Helios and Matheson Analytics Inc., the data company that owns movie-subscription service MoviePass, said in a filing with the Securities and Exchange Commission on Thursday that it received a letter that Canadian bank Canaccord Genuity was terminating its equity distribution agreement.
The agreement allowed Helios and Matteson to offer and sell up to $150 million worth of the company’s shares, which the company does to raise needed capital. Helios and Matheson had sold roughly $126 million worth of stock through its deal with Canaccord as of Sept. 30. The agreement will be effectively terminated on Oct. 11.
In the same filing, Helios and Matheson clarified comments CEO Ted Farnsworth made at TheWrap’s annual media and technology conference TheGrill on Tuesday, during which he said the company had recently acquired $65 million in funding.
At the time, Farnsworth did not specify where or how the money was raised, but the filing states that the capital, which the company raised in August and September, came via sales of Helios and Matheson common stock pursuant to its at-the-market offering under the equity distribution agreement and prepayments by investors of existing investor notes.
Farnsworth also told TheWrap during the event that management at the company hasn’t even consider filing for bankruptcy as a possibility. Industry experts and Wall Street analysts have posited for months that bankruptcy is just where MoviePass is headed.
Helios and Matheson’s stock closed Friday’s trading session at roughly 2 cents per share and has traded below $1 for at least two months. If Helios & Matheson isn’t able to lift the share price above $1 by Dec. 18, the company will be delisted from the Nasdaq exchange.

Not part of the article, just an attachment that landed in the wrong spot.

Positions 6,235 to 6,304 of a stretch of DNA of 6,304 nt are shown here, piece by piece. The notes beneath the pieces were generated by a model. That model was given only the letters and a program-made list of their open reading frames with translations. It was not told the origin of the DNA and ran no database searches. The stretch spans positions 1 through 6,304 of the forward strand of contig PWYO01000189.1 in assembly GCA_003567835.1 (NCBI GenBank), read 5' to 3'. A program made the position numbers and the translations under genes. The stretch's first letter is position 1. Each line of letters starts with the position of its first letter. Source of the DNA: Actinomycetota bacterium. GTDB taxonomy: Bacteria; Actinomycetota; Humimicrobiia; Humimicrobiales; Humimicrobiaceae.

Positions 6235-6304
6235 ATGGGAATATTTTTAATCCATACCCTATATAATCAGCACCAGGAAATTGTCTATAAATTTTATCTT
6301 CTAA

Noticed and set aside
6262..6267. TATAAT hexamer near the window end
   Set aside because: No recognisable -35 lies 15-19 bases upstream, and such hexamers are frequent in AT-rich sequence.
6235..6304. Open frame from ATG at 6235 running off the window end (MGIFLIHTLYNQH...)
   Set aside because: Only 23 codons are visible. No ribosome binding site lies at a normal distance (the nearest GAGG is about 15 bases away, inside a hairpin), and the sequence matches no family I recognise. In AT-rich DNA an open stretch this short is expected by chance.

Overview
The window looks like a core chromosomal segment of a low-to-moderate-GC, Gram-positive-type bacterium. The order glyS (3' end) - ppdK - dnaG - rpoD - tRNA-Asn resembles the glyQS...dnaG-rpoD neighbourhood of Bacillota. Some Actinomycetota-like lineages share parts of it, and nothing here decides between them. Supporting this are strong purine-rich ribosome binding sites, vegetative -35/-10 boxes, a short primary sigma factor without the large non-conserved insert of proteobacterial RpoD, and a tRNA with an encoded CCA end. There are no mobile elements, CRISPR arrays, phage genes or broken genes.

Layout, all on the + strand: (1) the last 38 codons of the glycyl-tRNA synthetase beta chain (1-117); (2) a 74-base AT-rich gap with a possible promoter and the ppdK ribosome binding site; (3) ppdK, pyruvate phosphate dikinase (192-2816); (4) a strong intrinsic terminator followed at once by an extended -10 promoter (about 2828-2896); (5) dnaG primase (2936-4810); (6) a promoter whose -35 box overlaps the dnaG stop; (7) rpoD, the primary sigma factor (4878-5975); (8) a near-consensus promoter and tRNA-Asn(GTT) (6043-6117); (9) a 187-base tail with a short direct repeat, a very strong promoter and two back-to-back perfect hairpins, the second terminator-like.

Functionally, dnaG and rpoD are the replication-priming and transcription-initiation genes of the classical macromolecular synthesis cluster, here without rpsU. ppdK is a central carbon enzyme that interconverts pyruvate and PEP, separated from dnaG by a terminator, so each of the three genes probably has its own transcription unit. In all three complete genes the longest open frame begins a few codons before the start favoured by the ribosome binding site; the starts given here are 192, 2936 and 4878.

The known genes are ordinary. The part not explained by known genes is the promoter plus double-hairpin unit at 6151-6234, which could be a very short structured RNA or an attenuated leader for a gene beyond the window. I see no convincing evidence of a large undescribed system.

There’s not a one-to-one causation for delisted companies going bankrupt. But, according to the SEC website, “In most instances, companies that file under Chapter 11 of the Bankruptcy Code are generally unable to meet the listing standards to continue to trade on Nasdaq or the New York Stock Exchange.”
The Helios and Matheson board of directors voted unanimously last month to adopt a proposal, recommending that shareholders approve a a one-time reverse stock split of the company’s common stock in a ratio of 1 share-for-2 shares up to a ratio of 1 share-for-500 shares.
This would be the second time the company has taken such measures to boost its stock. Shareholders voted in late July to approve a 1-to-250 reverse stock split, which helped boost the stock momentarily, but shares dropped back below $1 a week later.
Helios and Matheson will hold a special meeting of shareholders on Oct. 18 at which shareholders will vote on the stock proposal.